Tuesday, March 10, 2009

"Eucalyptus" 5.5"x6"

"Eucalyptus" 5.5"x6" Oil on Panel

Last week I spent a few days in the Temescal Valley taking photos for possible landscape paintings. This area of Southern California is covered with large groves of Eucalyptus trees, California Oaks, mountains covered with poppies and large open meadows filled with emerald green vegetation. It’s a perfect place to find inspiration.

I thought it might be interesting to present this painting showing the stages I went through to produce it. This is not my usual painting process but I have wanted to experiment with some different techniques and I thought this little painting would be a good subject. For this painting I tried a more painterly approach. I also did some under painting which is something I never do. I don’t know if I really like doing under painting. Maybe I need to do more to figure that out. Usually I get going with the color right away. But this is just an exercise so I thought I should try. I have a long way to go with landscape paintings but I did enjoy producing this little painting.


A couple of lines to get me going.

Under painting.

Final painting.


7 Comments:

Blogger rahina qh said...

great to see the process you follow, something that fascinates me. and wonderful perspective of final painting. r.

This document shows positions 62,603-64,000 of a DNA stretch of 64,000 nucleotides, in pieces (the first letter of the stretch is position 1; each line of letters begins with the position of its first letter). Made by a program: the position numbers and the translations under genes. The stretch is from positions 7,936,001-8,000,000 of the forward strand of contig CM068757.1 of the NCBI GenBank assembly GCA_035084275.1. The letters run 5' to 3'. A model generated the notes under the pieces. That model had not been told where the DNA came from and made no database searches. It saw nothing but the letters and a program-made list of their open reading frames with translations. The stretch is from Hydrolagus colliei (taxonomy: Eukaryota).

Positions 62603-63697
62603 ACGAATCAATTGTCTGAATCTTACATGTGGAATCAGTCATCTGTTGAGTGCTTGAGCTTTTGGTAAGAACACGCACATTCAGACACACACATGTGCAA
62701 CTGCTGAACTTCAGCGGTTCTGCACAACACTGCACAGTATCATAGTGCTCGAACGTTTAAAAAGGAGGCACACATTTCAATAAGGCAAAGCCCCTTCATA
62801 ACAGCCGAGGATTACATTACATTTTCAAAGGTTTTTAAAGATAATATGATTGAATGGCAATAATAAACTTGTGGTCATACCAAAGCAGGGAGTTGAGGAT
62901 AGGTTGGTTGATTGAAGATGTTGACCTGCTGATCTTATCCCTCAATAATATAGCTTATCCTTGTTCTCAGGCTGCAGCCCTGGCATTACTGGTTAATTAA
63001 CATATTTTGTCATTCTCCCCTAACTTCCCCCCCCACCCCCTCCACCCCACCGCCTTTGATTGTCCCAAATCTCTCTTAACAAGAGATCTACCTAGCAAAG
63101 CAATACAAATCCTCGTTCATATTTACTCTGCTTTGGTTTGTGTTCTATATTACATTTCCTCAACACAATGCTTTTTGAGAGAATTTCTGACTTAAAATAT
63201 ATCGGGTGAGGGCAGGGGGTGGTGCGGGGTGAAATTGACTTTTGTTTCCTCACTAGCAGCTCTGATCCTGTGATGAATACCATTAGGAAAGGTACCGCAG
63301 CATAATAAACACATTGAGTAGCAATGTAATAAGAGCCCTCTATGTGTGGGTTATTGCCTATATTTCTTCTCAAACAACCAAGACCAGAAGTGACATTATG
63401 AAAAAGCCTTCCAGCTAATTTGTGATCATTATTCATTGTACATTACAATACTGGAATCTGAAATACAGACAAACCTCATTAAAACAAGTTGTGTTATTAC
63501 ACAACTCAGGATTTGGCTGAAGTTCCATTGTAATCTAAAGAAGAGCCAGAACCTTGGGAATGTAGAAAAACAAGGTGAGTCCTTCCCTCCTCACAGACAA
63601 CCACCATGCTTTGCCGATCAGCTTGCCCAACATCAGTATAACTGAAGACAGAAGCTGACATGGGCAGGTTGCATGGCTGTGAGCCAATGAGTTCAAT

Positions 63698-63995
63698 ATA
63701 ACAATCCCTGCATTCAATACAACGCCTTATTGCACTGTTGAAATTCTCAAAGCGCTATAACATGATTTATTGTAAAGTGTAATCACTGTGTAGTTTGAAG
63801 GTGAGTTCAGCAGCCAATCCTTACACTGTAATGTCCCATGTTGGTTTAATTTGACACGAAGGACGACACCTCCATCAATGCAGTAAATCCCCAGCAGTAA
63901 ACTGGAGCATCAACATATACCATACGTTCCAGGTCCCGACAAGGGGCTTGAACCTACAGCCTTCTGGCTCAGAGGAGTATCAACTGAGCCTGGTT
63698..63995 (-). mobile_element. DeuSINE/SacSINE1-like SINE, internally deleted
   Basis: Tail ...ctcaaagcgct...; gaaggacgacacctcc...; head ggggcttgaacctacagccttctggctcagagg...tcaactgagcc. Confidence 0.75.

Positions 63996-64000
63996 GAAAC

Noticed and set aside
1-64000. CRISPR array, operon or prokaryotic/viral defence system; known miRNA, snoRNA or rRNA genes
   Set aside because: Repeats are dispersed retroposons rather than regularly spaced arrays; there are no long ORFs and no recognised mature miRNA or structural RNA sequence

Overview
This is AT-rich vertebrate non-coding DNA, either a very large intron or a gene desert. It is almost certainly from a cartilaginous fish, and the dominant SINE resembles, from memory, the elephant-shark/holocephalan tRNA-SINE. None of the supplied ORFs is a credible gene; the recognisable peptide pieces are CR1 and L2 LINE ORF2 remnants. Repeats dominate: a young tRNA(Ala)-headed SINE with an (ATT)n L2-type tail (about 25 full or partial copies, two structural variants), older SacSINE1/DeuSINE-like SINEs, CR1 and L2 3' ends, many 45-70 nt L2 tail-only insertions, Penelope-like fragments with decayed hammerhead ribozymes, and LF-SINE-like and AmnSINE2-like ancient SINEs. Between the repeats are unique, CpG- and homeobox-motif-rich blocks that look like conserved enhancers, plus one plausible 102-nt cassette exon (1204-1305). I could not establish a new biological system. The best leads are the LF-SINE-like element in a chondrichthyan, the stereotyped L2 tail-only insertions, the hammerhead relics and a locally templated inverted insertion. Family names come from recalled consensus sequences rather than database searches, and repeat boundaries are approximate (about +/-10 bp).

5:09 PM  
Blogger Sadie J. Valeri said...

I love seeing the in-process stages, thanks for sharing them!!

6:00 PM  
Blogger m collier said...

Thanks for the comment Sadie. I’m a frequent visitor to your site. You work is wonderful.

6:06 PM  
Blogger m collier said...

Thanks Rahina. I like seeing the process on blogs too.

6:30 PM  
Blogger Mike Barr said...

Coming from Australia, the gum tree has appeal. Nice feel to the work - uncontrived and brushy. You know even the underpainting could stand alone.
cheers
Mike

10:13 PM  
Blogger Helen Read said...

Thanks for sharing your process. I think the outcome is really nice. I love the sense of atmosphere!

5:56 AM  
Blogger Sheila Vaughan said...

Lovely to see your process. I was especially interested to see the tonal depth and variety of the work at the underpainting stage.

2:03 AM  

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